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Fine v. H. Klein Inc.

New Jersey Superior Court, Law Division

Decided: December 7, 1950.


On motion to strike defenses.

Hartshorne, J.c.c.


[10 NJSuper Page 296]

Plaintiff sues defendant corporation on a series of promissory notes, of which the individual defendants are endorsers. These notes contain acceleration-on-default clauses, provide for 15% attorneys' collection fees, and were, in part at least, secured by a chattel mortgage.

The defendant, among other defenses, has pleaded that of usury. In reply, plaintiff relies on the so-called corporate usury statute, which provides: "No corporation shall plead or set up the defense of usury to any action or suit brought against it to recover damages or enforce a remedy on any obligation executed by said corporation." R.S. 31:1-6. Plaintiff moves to strike the usury defenses.

This statute has been the subject of much litigation, as have its analogues in other jurisdictions. But the leading

[10 NJSuper Page 297]

decision thereon in this State is that of our highest court in Lembeck v. Jarvis Terminal Cold Storage Co. , 70 N.J. Eq. 757 (E. & A. 1905), where the purpose of the statute is stated as follows: "It is obvious, however, that the statute was passed to protect those that had made loans of money and had taken the paper or bonds of a corporation." This decision was shortly followed by that in Mazarin v. Hudson County R.E. & B. Co. , 80 N.J.L. 35 (Sup. Ct. 1910), where the court said: "In view of the uniform legislative policy of the state in the matter of usury, the words 'obligation executed' by a corporation refers to corporate obligations in the sense of bonds, mortgages, debentures and the like that go on the market and into the hands of the public. It is not rational to suppose that the legislature intended to go further and weaken its public policy against usury by the construction that would make 'obligation' apply to an agreement to pay a usurious commission to an agent. The words 'obligation executed' in the context do not lend themselves naturally to such a meaning."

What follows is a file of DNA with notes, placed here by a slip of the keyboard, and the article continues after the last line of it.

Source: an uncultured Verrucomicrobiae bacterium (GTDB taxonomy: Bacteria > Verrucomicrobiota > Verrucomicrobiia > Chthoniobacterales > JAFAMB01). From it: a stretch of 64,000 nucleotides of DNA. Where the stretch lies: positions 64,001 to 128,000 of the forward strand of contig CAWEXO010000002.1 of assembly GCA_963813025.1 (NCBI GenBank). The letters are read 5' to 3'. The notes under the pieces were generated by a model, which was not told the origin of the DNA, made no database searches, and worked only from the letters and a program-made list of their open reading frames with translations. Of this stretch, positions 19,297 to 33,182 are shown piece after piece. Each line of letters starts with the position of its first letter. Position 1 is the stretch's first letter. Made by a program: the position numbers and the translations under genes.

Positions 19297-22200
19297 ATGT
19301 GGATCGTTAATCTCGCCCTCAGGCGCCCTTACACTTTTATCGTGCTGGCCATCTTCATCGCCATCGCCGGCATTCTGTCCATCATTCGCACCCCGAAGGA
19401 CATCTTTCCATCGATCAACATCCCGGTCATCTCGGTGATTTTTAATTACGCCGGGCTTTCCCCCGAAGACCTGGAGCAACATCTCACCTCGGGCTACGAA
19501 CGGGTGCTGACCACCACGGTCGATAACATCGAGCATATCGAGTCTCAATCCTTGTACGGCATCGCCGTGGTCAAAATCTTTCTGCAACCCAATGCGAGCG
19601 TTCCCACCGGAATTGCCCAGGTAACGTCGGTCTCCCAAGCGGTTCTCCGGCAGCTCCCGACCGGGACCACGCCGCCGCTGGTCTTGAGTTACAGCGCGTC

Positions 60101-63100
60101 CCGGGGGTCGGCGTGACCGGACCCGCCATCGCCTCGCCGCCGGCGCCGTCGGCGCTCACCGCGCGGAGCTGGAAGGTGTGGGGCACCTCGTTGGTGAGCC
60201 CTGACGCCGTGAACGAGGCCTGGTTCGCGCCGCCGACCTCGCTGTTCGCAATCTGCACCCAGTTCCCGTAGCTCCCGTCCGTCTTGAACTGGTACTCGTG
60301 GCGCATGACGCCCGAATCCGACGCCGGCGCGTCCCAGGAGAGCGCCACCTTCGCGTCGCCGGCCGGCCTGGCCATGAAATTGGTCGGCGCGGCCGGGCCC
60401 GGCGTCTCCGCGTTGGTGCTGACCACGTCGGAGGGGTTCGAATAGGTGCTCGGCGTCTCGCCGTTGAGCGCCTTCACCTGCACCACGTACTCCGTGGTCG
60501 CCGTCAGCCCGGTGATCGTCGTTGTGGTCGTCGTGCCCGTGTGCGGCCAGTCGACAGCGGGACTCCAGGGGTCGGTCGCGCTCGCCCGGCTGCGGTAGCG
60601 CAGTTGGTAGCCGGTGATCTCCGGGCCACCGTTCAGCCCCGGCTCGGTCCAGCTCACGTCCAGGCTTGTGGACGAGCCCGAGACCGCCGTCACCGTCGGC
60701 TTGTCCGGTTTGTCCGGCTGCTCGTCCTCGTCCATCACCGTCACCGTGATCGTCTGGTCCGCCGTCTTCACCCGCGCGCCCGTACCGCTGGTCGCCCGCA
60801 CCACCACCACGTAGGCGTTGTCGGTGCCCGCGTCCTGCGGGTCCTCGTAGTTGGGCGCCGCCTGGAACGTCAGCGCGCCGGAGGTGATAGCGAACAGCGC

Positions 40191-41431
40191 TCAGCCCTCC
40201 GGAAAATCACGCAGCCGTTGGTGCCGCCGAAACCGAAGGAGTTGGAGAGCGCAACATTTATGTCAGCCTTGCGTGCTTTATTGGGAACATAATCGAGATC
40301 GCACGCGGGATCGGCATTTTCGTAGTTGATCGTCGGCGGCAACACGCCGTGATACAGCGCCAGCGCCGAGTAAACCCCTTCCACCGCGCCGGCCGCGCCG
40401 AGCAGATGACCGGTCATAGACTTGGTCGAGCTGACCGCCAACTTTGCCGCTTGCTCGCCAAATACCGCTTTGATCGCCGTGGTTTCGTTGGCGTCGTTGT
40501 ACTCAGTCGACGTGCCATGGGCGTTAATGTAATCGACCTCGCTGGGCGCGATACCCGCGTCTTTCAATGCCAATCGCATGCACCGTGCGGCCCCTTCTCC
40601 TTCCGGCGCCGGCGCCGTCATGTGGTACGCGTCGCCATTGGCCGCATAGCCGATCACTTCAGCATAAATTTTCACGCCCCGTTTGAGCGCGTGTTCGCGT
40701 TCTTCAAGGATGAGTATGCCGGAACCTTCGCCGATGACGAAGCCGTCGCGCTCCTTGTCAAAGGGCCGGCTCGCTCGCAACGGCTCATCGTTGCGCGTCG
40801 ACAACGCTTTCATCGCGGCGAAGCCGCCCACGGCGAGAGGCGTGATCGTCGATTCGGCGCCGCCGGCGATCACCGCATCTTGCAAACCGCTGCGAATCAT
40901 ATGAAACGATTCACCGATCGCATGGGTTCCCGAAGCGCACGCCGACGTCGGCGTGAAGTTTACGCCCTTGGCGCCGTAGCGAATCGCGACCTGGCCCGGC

Had plaintiff's suit here been upon a mortgage or a bond, such as were involved in the Lembeck case, supra , clearly the statute would apply, and the defense of usury should be stricken. Note also the following mortgage cases to the same effect: Silberman v. Isaac Cades, Inc. , 107 N.J. Eq. 575 (E. & A. 1930); Richmond Bldg., &c., Ass'n. v. Aurora, &c., Corp. , 9 N.J. Misc. 1015 (Ch. 1931); General Motors Acceptance Corp. v. Larson , 110 N.J. Eq. 305 (Ch. 1932); Heilos v. State Land Co. , 113 N.J. Eq. 239 (Ch. 1933).

But since the proceedings here are on promissory notes, even though secured originally by chattel mortgage, defendant claims the statute does not apply, and the defense of usury can be raised. More narrowly, therefore, the issue is whether a corporate promissory note is an "obligation executed" by said corporation within the meaning of the statute.

No decision by the courts of this State on this point involving corporate promissory notes has been brought to the attention of the court. In Seacoast Real Estate Co. v. American Timber Co. , 89 N.J. Eq. 293 (Ch. 1918), the note in question was a personal, not corporate, one, the only corporate instrument

[10 NJSuper Page 298]